Laura Miller is correct to suggest that a lack of regulation, or quality control, is likely to bedevil the coming boom in e-publishing. By the same token, the evidence of bookstores - and certainly the bigger chains - suggests that when the publishing industry uses the phrase ‘quality control’, it’s control rather than quality that’s uppermost in their minds.
  If the industry is truly concerned about readers giving up on reading, then its big problem is not e-publishing. It’s the wall-to-wall bullshit lining bookstore shelves from New York to Sydney.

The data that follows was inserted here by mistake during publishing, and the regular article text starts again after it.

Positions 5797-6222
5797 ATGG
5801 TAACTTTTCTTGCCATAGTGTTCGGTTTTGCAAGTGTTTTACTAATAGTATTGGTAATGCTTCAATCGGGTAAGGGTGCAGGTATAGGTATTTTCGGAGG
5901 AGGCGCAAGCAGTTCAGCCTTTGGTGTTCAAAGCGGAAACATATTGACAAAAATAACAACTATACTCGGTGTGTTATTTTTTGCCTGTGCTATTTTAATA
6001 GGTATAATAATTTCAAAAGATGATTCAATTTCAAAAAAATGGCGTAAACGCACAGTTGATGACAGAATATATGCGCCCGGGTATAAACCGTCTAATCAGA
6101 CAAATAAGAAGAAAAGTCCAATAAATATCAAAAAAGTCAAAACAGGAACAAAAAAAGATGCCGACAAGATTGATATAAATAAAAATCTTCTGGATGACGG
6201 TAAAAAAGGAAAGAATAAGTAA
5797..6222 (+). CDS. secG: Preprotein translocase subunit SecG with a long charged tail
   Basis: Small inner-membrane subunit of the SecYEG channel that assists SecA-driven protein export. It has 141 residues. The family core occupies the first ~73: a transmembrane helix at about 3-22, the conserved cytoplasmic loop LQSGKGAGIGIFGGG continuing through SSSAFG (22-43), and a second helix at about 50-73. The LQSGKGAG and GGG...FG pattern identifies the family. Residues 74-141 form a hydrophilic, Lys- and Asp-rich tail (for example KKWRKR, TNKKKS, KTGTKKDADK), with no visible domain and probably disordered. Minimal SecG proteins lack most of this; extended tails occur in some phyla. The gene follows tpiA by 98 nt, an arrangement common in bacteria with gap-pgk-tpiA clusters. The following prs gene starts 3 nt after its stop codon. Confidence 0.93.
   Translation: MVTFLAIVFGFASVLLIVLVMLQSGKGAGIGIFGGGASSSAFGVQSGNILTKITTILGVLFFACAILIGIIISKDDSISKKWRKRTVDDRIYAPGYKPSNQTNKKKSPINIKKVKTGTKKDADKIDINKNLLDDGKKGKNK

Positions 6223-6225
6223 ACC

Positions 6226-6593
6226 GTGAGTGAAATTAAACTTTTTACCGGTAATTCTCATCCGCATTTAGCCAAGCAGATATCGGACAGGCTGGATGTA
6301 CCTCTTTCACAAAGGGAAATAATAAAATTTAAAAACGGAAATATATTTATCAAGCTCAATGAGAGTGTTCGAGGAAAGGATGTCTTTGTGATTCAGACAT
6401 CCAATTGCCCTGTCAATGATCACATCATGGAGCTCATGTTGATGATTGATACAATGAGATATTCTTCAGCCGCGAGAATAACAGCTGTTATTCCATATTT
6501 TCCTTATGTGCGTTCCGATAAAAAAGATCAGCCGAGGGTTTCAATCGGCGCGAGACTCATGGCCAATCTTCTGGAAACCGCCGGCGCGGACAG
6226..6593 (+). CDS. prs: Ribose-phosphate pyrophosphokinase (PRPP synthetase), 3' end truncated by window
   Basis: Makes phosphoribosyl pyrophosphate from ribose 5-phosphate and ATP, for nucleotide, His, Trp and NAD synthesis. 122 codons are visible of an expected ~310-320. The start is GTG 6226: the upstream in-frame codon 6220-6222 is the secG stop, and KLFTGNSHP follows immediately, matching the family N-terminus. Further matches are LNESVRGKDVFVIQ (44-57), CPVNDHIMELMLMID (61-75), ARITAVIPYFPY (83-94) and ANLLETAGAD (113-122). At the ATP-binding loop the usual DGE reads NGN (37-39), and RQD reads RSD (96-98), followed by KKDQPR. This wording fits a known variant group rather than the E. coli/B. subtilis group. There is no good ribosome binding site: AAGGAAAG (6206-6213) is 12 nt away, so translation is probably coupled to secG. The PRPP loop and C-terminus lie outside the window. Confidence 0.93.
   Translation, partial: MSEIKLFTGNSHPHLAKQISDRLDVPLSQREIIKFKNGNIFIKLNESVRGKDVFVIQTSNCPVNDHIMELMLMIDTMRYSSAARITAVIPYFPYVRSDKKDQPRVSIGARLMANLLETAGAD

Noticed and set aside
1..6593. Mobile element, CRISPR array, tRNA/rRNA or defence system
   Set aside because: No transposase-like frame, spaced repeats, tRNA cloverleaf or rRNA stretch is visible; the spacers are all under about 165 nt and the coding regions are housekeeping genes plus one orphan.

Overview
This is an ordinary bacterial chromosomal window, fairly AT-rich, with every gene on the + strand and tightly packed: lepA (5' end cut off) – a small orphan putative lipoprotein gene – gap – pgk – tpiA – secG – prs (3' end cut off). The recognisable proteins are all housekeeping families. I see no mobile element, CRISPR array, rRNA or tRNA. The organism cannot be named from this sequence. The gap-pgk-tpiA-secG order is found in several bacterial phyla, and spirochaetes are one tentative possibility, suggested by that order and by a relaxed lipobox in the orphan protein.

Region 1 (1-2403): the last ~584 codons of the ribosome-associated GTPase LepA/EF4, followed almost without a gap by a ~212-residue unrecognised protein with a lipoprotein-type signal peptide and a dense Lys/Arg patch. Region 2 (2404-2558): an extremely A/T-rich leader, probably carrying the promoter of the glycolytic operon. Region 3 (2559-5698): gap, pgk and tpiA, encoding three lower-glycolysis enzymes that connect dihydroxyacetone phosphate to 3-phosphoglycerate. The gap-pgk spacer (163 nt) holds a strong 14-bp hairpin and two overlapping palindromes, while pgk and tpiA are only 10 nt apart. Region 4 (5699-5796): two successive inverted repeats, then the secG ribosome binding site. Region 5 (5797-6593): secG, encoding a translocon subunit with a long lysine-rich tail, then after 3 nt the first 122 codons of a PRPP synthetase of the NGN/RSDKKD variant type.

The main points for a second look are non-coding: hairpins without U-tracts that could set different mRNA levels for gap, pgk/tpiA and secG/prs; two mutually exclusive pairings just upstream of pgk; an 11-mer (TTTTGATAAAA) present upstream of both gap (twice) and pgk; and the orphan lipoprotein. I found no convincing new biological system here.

Lashing out at scapegoats might temporarily deflect attention away from the fallacy at its core, but if the industry truly believes that stamping its feet on the little people represents progressive thinking, then we’re all - readers, writers and ‘gatekeepers’ alike - in bigger trouble than anyone imagined.

Wednesday, June 23, 2010

Nobody Move, This Is A Review: THE USES OF PESSIMISM by Roger Scruton

Philosopher, journalist, novelist, political activist, Oxford professor: Roger Scruton is a man of many interests, most of which he invokes in his latest non-fiction treatise on the state of the world.